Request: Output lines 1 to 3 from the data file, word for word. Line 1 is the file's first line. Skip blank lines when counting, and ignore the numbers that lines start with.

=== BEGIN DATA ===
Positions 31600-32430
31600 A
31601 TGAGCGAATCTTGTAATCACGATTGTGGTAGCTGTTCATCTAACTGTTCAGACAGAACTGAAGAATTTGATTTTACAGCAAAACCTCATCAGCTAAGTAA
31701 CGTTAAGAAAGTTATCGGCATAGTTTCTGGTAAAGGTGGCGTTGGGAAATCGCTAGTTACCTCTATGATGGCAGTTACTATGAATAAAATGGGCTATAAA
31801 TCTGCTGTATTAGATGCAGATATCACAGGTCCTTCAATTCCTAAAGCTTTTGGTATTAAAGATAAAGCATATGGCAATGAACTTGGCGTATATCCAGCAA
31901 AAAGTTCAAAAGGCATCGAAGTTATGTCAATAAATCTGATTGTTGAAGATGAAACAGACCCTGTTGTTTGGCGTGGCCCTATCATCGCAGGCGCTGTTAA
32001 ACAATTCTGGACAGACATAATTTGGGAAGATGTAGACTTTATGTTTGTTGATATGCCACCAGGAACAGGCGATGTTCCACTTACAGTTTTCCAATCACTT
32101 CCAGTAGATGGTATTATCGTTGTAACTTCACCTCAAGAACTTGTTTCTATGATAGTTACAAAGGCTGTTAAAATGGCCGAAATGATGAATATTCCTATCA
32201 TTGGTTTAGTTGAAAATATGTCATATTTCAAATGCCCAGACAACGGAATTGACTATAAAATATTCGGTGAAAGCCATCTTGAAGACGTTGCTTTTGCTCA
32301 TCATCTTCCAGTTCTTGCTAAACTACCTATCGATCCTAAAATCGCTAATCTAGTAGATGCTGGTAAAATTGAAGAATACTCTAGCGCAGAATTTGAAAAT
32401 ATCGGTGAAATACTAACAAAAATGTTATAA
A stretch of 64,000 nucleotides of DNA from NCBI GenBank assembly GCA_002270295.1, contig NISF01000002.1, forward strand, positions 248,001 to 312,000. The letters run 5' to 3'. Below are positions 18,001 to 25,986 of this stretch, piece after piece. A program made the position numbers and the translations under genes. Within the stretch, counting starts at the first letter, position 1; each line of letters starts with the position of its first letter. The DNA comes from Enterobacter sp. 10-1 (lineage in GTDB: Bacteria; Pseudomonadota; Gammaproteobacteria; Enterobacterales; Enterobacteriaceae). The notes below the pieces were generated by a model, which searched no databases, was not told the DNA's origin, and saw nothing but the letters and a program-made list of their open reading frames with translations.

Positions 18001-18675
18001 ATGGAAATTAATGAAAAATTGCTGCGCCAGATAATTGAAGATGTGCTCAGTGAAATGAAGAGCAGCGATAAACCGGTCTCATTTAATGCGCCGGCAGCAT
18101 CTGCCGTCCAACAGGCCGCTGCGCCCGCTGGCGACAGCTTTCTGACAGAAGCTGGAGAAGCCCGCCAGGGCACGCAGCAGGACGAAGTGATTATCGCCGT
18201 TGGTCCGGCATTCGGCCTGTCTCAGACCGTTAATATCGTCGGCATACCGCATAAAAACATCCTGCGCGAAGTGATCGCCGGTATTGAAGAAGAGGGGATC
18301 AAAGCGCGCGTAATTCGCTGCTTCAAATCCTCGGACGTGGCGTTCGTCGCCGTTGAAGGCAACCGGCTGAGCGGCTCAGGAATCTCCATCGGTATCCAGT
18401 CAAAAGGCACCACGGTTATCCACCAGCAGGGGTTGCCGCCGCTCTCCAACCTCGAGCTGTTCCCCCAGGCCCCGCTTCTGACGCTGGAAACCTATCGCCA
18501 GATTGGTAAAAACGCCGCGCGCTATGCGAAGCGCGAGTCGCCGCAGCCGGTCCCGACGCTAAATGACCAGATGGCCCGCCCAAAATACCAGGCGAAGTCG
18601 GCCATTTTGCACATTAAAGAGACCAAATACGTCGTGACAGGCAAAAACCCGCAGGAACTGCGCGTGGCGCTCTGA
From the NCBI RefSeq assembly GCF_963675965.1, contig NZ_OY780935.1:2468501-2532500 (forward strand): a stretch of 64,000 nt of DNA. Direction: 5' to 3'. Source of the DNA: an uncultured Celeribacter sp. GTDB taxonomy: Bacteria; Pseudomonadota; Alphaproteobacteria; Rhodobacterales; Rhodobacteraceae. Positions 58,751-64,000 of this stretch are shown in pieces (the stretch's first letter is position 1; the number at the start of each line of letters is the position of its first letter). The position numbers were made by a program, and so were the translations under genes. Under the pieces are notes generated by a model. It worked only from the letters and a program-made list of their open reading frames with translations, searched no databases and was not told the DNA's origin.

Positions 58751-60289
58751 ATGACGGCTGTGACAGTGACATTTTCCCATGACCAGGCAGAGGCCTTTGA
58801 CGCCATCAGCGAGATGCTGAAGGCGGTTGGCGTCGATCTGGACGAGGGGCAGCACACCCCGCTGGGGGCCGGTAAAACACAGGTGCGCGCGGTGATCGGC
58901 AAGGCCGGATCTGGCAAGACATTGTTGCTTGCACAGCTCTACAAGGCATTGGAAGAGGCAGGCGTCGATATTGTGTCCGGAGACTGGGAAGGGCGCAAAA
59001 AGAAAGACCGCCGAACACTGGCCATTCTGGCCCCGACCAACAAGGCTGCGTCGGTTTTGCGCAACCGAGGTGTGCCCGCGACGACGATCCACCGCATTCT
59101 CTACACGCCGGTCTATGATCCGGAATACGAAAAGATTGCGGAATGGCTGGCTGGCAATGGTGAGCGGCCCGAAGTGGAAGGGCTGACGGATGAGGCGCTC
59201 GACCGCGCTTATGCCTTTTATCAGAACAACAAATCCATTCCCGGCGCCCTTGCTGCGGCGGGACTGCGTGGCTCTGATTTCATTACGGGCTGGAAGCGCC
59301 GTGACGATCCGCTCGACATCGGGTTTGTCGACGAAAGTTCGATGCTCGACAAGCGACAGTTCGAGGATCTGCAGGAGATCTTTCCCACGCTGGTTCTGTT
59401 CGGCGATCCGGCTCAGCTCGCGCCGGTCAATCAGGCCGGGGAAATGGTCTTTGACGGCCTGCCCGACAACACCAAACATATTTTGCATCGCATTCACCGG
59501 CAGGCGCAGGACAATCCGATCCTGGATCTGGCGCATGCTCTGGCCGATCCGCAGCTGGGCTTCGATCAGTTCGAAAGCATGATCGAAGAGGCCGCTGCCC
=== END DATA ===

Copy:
Positions 31600-32430
31600 A
31601 TGAGCGAATCTTGTAATCACGATTGTGGTAGCTGTTCATCTAACTGTTCAGACAGAACTGAAGAATTTGATTTTACAGCAAAACCTCATCAGCTAAGTAA